Houses of Worship: Wilshire Boulevard Temple

RELIGIONS NEWS AGENCY (REDNA) – It’s 1929 in Los Angeles. There are one million residents in the city. Miracle Mile is becoming the new commercial center, drawing people out of downtown. New houses of worship are being built in West L.A. The leader of Congregation B’nai B’rith, Rabbi Edgar Magnin, has just put his congregation at the center of it with a newly constructed Wilshire Boulevard Temple. Today the Temple is listed on the National Register for Historic Places and is among the truly iconic churches of L.A. with the likes of La Iglesia de Nuestra Señora la Reina de los Ángeles, which was dedicated in 1822 and is one of the oldest missions in the city; the Wayfarers Chapel, a glass church on a cliff overlooking the Pacific designed by Lloyd Wright; the Château Élysée, a 17th-century-style Normandy castle that is now the Church of Scientology Celebrity Centre; the Los Angeles California Temple, the second largest temple of the LDS Church; and the contemporary landmark at the heart of downtown, the Cathedral of Our Lady of the Angels.

Rabbi Edgar Magnin, also known as “Rabbi to the stars,” was the visionary behind Wilshire Boulevard Temple and the contributions of his Hollywood congregants show in the temple itself. Some of the biggest names of the day in Hollywood were involved: Irving Thalberg, Carl Laemmle, Louis B. Mayer and Sol Lesser provided the funding and used their craftsmen to construct and add a little bit of Hollywood magic to the temple itself. From the interior decoration of the dome to the movie theater-style seating, Hollywood members of the congregation were involved. The Warner Memorial Murals adorning the walls of the temple were painted by Hugo Ballin, a painter and film director who worked for Warner Brothers and was commissioned for the temple murals by none other than Jack, Harry and Albert Warner, the Warner Brothers.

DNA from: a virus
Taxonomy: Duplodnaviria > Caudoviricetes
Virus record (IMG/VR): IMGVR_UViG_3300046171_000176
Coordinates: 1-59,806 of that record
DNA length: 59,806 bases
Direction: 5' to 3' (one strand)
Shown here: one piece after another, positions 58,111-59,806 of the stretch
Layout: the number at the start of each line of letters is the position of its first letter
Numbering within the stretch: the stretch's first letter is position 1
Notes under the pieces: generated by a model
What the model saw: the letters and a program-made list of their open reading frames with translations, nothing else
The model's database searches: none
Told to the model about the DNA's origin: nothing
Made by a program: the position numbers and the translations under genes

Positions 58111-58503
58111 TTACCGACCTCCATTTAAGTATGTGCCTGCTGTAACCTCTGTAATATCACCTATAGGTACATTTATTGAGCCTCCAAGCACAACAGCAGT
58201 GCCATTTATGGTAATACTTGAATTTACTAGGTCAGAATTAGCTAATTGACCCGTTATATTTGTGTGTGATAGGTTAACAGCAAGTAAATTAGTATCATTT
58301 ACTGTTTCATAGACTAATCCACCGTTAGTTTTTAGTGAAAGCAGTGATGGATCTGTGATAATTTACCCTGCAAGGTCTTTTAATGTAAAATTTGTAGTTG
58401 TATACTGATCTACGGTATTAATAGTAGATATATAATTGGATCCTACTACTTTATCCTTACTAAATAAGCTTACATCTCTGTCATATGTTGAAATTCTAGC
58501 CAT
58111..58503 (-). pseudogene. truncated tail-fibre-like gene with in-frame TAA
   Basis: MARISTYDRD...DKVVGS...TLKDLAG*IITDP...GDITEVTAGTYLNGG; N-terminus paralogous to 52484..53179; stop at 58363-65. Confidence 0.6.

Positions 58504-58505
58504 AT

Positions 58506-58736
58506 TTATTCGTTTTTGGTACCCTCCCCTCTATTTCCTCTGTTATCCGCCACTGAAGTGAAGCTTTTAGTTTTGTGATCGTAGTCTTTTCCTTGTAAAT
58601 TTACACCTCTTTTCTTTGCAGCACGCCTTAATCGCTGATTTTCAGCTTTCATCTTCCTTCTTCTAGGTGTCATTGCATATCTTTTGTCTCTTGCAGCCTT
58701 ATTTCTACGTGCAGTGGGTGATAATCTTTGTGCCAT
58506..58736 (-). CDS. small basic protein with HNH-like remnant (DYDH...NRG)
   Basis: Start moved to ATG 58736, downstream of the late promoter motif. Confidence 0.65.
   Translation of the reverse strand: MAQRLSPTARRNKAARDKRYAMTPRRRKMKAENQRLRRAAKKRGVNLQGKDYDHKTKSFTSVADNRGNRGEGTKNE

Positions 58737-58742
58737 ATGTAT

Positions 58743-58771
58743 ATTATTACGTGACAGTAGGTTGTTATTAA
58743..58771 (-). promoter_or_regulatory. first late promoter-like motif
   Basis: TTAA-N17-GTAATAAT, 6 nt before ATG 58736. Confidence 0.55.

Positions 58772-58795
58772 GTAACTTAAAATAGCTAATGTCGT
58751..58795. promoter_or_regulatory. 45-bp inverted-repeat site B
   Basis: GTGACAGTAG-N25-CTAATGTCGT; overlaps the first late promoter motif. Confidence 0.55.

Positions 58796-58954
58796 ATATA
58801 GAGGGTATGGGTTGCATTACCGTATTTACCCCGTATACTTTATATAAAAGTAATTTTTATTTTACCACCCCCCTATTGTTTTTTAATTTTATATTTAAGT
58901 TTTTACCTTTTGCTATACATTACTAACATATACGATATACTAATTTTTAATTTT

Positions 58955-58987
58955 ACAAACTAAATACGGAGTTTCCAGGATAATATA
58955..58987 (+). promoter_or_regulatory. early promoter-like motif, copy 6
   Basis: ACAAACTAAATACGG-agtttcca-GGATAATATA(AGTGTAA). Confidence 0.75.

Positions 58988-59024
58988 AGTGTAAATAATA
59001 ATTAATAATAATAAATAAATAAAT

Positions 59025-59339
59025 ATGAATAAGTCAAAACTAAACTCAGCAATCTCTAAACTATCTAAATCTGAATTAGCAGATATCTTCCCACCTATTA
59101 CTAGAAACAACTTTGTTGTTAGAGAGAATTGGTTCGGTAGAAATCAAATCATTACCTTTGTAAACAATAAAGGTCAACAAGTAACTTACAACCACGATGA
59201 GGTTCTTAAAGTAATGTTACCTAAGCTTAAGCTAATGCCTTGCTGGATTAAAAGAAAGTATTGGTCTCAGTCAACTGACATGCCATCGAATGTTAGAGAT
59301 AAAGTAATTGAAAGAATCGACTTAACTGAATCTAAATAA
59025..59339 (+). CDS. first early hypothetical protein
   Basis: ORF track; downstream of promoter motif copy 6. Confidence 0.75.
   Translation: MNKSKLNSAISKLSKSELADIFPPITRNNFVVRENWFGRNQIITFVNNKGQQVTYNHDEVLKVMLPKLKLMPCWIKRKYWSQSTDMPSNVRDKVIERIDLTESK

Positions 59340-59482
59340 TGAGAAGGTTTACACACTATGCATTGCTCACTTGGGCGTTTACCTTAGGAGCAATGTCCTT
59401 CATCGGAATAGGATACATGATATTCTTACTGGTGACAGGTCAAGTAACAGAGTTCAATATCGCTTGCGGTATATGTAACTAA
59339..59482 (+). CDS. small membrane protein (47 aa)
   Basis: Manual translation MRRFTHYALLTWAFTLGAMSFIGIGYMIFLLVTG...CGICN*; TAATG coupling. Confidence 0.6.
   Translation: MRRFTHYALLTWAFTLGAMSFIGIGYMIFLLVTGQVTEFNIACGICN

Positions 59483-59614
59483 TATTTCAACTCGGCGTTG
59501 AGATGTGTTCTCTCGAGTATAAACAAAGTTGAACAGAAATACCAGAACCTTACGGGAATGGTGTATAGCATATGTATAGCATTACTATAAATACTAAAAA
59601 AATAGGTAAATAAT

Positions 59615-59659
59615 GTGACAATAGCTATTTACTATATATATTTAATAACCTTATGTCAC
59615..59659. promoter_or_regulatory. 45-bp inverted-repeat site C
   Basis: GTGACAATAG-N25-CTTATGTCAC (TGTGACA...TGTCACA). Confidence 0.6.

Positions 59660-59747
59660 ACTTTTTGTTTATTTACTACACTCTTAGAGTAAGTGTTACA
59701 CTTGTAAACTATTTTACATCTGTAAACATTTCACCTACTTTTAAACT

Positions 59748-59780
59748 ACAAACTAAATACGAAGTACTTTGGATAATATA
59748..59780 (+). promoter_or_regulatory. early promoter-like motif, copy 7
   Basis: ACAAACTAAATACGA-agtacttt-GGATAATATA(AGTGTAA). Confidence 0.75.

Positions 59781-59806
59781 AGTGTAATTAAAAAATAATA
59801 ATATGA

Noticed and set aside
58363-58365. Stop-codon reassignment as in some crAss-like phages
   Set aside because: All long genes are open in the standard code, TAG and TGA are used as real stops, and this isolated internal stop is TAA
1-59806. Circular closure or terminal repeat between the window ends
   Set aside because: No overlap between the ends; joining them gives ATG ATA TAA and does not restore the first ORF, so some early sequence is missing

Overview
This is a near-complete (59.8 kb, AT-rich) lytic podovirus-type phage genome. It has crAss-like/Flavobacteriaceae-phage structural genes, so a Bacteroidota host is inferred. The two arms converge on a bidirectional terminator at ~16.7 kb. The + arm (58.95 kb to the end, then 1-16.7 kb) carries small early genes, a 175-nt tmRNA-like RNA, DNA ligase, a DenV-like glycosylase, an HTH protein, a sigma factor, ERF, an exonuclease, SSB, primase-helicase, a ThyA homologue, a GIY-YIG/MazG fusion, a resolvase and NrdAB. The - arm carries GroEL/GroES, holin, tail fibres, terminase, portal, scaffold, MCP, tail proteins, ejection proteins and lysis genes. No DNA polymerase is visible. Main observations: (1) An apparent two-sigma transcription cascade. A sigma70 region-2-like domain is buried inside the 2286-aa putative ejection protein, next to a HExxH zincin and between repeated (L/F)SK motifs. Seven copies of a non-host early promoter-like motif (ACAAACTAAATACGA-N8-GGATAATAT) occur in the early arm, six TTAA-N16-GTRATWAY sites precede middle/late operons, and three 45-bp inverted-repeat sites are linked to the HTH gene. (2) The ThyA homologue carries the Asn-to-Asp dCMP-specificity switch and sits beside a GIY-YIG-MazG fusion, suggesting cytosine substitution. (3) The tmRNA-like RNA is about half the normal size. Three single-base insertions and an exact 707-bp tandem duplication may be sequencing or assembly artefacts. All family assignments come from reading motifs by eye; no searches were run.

Abram M. Edelman, son of the congregation’s first rabbi, designed the historic temple in Moorish architectural style. It is topped by a dome, inspired by the Pantheon in Rome, which is 100 feet in diameter and peaks at 135 feet above the street. Inside the sanctuary there are seats for 1,658 congregants, lancet stained-glass windows to the east and west, 320 feet of murals and a 4,100-pipe Kimball organ. And straight above is the almost honeycomb pattern rising to meet the dome above.

The Wilshire Boulevard Temple has expanded since opening to become the Erika J. Glazer Family Campus, consisting of an entire city block with a 55,000-square-foot pavilion, an early childhood center and a community service center. Additionally, they have opened new campuses in West L.A. and Brentwood to further service their growing congregation. They are increasingly working with their community, helping their neighbors as Edgar Magnin put it: “While we’re alive, let’s move, sing, laugh, cry, pray, love, live…enjoy today and build for tomorrow…and all together.”

Source: World Religion News

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